Ah gotcha. Actually, my very first foray into this was when I was just a kid – maybe 11 – and I told my mum how much I hated the freezing at the dentist. So she (thinking I was just having a filling done that day) said, “Oh well, just tell him to do it without. It shouldn’t be too bad.” So I went in with the dentist and told him I didn’t want anaesthetic, and he refused. Called in my mum to tell her about my crazy request, and she backed me up. He was livid! Told me, if I didn’t have it, I couldn’t change my mind once he started!! I don’t think I’ve ever seen a dentist so angry. I assured him I wouldn’t. And then he proceeded to PULL MY TOOTH. My mum and I had no idea he was pulling a tooth – we both thought he was going to drill & fill. But since he’d been so mad and told me I couldn’t ask for it later, I just stayed silent as the tears ran down my face. So, although I had NO pain transformation technique at that time, I was also kinda forced to endure what many consider to be the worst possible pain… and I survived. So I think that experience gave me a different perspective on what’s possible.

              The other thing is that my dad would beat on me from time to time as a kid, so I had practice at enduring that already. I quickly discovered that holding an attitude (energy) of, “Go ahead, you bastard, take your best shot.” resulted in WAY less pain than, “No, please, please don’t hit me!” Fear (helplessness, panic, etc.) = more pain.

              But I started actively developing my technique way back during the early days of my healing journey with Crohn’s. The intestines can go into complete spasm and most people end up on the floor curled in fetal position, screaming, many pass out from the pain. You have to go to emerg and they give you drugs to freeze everything, you go home, and all is fine… until the next episode happens.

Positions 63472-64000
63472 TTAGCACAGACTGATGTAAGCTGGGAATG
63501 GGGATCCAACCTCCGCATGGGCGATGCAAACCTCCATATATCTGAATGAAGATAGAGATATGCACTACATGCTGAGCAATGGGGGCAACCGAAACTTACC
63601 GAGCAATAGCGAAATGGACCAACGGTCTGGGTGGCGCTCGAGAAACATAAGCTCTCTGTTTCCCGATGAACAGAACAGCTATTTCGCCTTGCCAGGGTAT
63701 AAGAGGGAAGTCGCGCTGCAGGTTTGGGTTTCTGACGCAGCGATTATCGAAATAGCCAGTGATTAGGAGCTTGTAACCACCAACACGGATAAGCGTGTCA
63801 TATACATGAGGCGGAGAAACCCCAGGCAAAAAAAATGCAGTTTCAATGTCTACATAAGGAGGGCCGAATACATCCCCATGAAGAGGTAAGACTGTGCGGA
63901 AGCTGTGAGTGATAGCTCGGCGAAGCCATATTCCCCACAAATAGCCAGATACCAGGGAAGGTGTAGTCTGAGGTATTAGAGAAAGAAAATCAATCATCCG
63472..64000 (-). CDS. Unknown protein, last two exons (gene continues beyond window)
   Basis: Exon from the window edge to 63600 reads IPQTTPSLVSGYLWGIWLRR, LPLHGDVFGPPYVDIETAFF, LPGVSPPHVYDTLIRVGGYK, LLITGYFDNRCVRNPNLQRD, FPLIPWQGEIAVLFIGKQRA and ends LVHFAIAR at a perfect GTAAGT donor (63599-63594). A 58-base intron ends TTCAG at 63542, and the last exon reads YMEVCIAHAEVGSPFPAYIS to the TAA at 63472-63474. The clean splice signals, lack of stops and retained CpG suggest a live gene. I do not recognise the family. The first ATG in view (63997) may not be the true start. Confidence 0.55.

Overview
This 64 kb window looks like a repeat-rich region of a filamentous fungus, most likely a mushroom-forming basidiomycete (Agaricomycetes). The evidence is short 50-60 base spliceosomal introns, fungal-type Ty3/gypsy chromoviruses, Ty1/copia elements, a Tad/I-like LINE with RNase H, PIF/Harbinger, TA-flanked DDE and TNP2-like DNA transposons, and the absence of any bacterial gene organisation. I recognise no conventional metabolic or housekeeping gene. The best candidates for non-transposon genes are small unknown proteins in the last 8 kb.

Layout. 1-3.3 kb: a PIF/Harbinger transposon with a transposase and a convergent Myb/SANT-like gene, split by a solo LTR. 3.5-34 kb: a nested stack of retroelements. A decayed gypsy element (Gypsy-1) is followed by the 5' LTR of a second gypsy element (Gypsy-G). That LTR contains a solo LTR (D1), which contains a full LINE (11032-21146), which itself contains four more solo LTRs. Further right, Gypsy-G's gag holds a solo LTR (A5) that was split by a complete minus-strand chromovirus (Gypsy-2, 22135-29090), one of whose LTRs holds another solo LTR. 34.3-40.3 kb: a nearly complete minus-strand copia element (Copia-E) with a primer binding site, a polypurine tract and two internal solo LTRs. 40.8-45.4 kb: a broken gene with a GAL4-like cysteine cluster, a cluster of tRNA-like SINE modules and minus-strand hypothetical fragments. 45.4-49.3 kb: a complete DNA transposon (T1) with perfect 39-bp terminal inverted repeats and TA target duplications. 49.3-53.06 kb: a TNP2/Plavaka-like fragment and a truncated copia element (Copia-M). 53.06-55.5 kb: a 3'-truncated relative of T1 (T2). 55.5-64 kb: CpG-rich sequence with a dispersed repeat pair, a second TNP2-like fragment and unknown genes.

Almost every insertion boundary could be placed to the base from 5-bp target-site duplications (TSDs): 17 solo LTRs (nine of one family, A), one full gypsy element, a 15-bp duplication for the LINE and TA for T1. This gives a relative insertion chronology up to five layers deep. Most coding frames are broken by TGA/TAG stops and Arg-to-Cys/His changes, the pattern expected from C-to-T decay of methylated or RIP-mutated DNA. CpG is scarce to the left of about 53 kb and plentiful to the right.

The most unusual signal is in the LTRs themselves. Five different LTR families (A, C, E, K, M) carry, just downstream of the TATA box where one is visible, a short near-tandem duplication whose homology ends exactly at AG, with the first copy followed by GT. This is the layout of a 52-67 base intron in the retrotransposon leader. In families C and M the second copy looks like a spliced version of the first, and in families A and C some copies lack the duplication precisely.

So these episodes caused me to explore pain. What was actually happening? Could I dialogue with the pain, or transmute it, or use breathwork, etc. I first figured out how to transform massive amounts of pain by dancing/exploring with it in this form. Because WHO wants to go to the hospital, or be completely debilitated every time that happens? I gave the technique to others in my 1st book, Listen To Your Gut.

              Then as my healing progressed, I stopped getting any attacks, but I also went through a period of martial arts training where I fought full-contact with no pads for a couple years. Used the same technique and got even more fluent with it. So I guess there is an element of practice required to gain the fluency needed for jaw surgery, for example. But for a simple filling, you could probably start with that. Especially someone like you who has already worked with breath, mind control, etc. Tons of people in Germany have their fillings done with no anaesthetic.